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Buddhadharma : Fall 2017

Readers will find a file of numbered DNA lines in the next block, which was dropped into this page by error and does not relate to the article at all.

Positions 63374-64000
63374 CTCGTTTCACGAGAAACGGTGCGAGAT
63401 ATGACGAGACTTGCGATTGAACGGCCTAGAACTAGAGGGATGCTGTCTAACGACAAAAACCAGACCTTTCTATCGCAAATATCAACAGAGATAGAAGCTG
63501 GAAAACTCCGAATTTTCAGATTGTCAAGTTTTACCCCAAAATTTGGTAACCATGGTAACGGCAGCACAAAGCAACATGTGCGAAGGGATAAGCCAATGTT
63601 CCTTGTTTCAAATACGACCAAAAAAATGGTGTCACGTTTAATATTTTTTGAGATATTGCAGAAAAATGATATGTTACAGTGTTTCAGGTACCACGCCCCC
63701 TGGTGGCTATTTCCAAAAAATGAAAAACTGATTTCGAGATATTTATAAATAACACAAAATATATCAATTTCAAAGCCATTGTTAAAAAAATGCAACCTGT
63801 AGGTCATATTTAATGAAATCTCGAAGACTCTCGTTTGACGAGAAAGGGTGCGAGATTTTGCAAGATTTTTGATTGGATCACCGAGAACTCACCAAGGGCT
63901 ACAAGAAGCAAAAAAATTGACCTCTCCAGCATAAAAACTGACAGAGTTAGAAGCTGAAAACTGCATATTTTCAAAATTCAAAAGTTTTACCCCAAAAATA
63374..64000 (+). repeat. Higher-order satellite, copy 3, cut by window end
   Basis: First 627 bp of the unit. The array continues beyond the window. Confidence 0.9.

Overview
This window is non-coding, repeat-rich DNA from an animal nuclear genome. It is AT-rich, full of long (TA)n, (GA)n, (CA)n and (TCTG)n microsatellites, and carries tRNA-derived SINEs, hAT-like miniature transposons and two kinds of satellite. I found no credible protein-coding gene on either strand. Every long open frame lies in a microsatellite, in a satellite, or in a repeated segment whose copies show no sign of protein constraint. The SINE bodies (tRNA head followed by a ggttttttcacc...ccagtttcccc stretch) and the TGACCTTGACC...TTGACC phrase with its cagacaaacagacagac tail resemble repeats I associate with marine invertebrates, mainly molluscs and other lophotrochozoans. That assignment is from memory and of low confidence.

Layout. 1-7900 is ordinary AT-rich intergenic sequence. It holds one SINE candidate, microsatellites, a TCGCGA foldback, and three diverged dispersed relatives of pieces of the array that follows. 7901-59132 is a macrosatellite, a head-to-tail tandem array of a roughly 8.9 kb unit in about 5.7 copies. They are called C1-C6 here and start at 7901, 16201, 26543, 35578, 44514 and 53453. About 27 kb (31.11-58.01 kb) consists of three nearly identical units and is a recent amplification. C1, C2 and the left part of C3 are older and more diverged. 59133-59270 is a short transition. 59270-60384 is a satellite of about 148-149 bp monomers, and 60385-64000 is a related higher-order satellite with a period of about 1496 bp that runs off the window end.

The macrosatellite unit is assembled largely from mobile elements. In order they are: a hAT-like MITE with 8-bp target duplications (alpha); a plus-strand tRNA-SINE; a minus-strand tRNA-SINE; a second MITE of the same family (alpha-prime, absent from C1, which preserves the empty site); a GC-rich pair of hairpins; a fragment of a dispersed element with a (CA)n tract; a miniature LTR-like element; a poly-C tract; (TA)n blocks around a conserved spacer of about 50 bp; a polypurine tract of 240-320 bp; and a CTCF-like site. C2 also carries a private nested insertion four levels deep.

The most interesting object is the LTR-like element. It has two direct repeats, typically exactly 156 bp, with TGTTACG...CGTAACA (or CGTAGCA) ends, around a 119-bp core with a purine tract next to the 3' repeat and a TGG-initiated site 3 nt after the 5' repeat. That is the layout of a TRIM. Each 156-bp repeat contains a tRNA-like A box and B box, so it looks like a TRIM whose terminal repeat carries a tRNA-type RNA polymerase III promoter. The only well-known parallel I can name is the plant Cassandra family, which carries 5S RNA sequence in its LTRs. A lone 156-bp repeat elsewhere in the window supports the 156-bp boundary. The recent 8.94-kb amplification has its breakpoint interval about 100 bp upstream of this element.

fall 2017 buddhadharma: the practitioner’s quarterly 53 practice When I trained in Tibet, I did so mostly in mountain retreats, in caves and in charnel grounds. What I practiced when I was in charnel grounds was bring- ing thoughts and appearances of demons to the path. Sometimes at night I had thoughts of demons and saw frightening demons, so I meditated on the true nature of that and that became my path. When I was living in the caves in the mountains, I trained in the self-liberation of all thoughts. I trained in recogniz- ing the true nature of the meeting of appearance and mind. In that way, the meeting of appearance and mind becomes self-liberated. Spring 2004 Attending to the Deathless by Ajahn Amaro The Buddha’s gentle gesture of touching the earth is a magnificent metaphor. It is saying that even though we might have this enlightened, free space inter- nally, it needs to be interfaced with the phenomenal world. Otherwise, there is no completion. This is why meditating with the eyes open is, in a way, such a useful bridge. We cultivate a vast internal space, but it is necessarily connected to the phenomenal world. If there is only an internal, subjective experience of enlightenment, we ‘re still caught. Mara’s army won’t retreat. The hassles are everywhere—the tax returns, the permits, the jealousies. We can see that they are empty, but they are still coming at us from all directions. But in reaching out to touch the earth, the Buddha recognized, yes, there is that which is transcendent and unconditioned. But humility demands not simply holding to the unconditioned and the transcendent. The Buddha recognized and acknowledged that “There is the conditioned. There is the sense world. There is the earth that makes up my body and my breath and the food that I eat.” That gesture of reaching out from the transcendent is saying, How could fully engaging with the sense world possibly corrupt the innate freedom of the heart? This freedom cannot be interrupted, corrupted, or confused by any sense experience. Therefore why not allow it all in? By openly, freely acknowledging the limited, the unlimited manifests its full potential. Winter 2003